In 1914, Russia was badly prepared for a serious war having just nine years earlier been defeated in a war with against a tiny and a definitely non-European power in Japan. There was a revolution in 1905 that had shaken the Russian Empite to its core and the Tsar was forced to concede civil rights and a parliament to the Russian people. Reforms were put in place but they were half-hearted and incomplete by the time war started, however peasants eager to improve their lot rallied to their nations cause to fight against the Central Powers.
To keep the empire united a great victory was needed but early Russian hopes were immediately thwarted in The Great War. At Tannenberg and the First Battle of the Masurian Lakes, in 1914, Russia lost two entire armies of over 250,000 men.
Russia’s failed advance westwards into Germany had the result of disrupting the Schlieffen Plan and possibly saved Paris from falling under the German regime but for Russia itself it was the beginning of a long retreat which saw all of Poland, Lithuania and most of Latvia in German hands by the middle of 1915.
A programme was put in place to militarise vital industrial sectors but a breakdown of the system which brought foods from the countryside to the cities meant Russia entered a serious internal crisis.
By the middle of the war things had picked up for Russia and by 1916 they had improved the supply of rifles and artillery shells to the Eastern Front. June 1916 saw a great Russian victory over Austro-Hungary with the Brusilov Offensive which resulted in the capture of Galicia and the Bukovina as well as holding off the Ottomans in the Caucasus region.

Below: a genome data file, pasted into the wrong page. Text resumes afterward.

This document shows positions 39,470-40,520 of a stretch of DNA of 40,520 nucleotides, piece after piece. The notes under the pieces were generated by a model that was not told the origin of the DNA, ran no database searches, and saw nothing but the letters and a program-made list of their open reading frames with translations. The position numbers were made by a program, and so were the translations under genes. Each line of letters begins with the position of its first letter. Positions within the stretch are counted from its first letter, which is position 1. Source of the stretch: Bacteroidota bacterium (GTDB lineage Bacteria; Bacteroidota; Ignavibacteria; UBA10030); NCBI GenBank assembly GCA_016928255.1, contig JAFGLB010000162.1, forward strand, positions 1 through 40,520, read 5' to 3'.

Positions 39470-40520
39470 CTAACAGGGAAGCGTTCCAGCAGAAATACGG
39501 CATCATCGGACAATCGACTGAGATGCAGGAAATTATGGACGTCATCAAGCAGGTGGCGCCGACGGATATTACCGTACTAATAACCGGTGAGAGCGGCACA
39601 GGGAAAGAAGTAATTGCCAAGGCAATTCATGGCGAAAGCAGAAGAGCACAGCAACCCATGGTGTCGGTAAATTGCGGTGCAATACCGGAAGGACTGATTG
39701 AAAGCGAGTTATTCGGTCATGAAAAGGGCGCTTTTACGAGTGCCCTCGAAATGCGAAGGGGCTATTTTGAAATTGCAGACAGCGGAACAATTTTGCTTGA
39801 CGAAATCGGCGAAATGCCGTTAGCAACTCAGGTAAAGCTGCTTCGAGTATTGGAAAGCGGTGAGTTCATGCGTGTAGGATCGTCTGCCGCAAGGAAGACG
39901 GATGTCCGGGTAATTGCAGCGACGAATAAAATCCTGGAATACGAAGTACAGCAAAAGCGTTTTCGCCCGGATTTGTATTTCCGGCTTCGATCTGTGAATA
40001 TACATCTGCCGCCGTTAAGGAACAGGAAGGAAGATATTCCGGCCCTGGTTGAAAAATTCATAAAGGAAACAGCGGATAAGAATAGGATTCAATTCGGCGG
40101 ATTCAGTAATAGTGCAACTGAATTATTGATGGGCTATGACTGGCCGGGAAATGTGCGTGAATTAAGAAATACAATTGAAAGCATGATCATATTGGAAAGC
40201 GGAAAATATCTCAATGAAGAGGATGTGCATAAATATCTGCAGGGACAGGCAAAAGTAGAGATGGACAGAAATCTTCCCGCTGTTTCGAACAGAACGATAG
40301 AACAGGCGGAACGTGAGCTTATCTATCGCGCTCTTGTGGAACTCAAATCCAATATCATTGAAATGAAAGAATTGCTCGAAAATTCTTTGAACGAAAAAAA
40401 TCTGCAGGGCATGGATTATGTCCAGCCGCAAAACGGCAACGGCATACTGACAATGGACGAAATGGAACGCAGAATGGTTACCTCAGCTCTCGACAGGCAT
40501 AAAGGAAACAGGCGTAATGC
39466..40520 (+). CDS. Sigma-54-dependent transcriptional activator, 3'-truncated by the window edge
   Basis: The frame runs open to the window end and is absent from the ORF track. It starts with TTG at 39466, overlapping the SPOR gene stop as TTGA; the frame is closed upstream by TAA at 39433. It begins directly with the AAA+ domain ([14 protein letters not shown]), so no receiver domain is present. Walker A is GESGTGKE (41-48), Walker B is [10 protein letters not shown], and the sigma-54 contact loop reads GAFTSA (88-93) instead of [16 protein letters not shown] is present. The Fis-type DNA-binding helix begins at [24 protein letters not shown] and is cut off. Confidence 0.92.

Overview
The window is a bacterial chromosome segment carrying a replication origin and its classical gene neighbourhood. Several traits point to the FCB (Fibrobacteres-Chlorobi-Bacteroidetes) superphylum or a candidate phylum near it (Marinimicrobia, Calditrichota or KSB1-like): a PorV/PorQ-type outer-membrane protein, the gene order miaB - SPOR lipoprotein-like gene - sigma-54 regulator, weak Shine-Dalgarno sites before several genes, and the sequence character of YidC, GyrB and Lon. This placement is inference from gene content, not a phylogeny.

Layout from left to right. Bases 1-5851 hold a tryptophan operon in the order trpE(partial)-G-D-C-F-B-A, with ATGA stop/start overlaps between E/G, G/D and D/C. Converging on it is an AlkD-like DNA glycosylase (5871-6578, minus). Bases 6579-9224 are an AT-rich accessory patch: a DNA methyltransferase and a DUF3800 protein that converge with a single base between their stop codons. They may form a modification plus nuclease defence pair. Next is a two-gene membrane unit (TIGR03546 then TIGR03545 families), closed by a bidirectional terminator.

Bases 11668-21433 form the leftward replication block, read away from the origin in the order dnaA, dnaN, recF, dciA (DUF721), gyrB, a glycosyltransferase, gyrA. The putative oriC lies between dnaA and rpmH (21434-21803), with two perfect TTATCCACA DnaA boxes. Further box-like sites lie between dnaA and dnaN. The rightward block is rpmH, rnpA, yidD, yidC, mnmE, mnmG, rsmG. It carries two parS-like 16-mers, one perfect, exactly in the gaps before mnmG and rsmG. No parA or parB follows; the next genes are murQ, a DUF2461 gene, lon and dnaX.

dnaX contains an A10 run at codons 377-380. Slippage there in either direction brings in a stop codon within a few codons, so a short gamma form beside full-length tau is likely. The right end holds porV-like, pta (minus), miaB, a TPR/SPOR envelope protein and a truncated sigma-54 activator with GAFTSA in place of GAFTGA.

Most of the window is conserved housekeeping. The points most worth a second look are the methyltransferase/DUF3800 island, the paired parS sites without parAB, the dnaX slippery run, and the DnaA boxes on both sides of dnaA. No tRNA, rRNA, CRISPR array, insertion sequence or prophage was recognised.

Rumours began to spread that the Tsarina Alexandra and Rasputin were German spies and despite the rumours being totally unfounded, more and more senior Russians began asking whether their 1.7 million dead and 5 million wounded was due to treason as opposed to simple stupidity and the horrors of modern warfare.
As in Britain, the out-dated strategies of the Russian generals cost countless lives, unnecessarily so in many cases and to make things worse, the Tsar and his immediate circle didn’t seem to have any sympathy for the people.
After massive public demonstrations, food riots and a mutiny at the Petrograd Garrison in February 1917, Tsar Nicholas II was forced to abdicate as war continued to rage. A new and Provisional Government led by liberals and moderate socialists was proclaimed, and its leaders hoped now to pursue the war more effectively.
Tsar Nicholas and his family were put under house arrest in the Alexander Palace before later being relocated to a more remote location, supposedly for their own protection. Conditions for the Tsar were at first comfortable before things became stricter with the family being put on rations and be liable to offensive treatment from their protectors.
In April the family were moved to Yekaterinburg where the Bolsheviks wanted to put them on trial. However, the city was being threatened by the white Russians and the Bolsheviks were worried the Tsar would be restored to power or at least become a figurehead of resistance and when forces from Czechoslovakia neared the city who didn’t even know the Tsar was there, the Bolsheviks panicked and the Tsar with his family were shot and also bayoneted to death on 17th July 1918.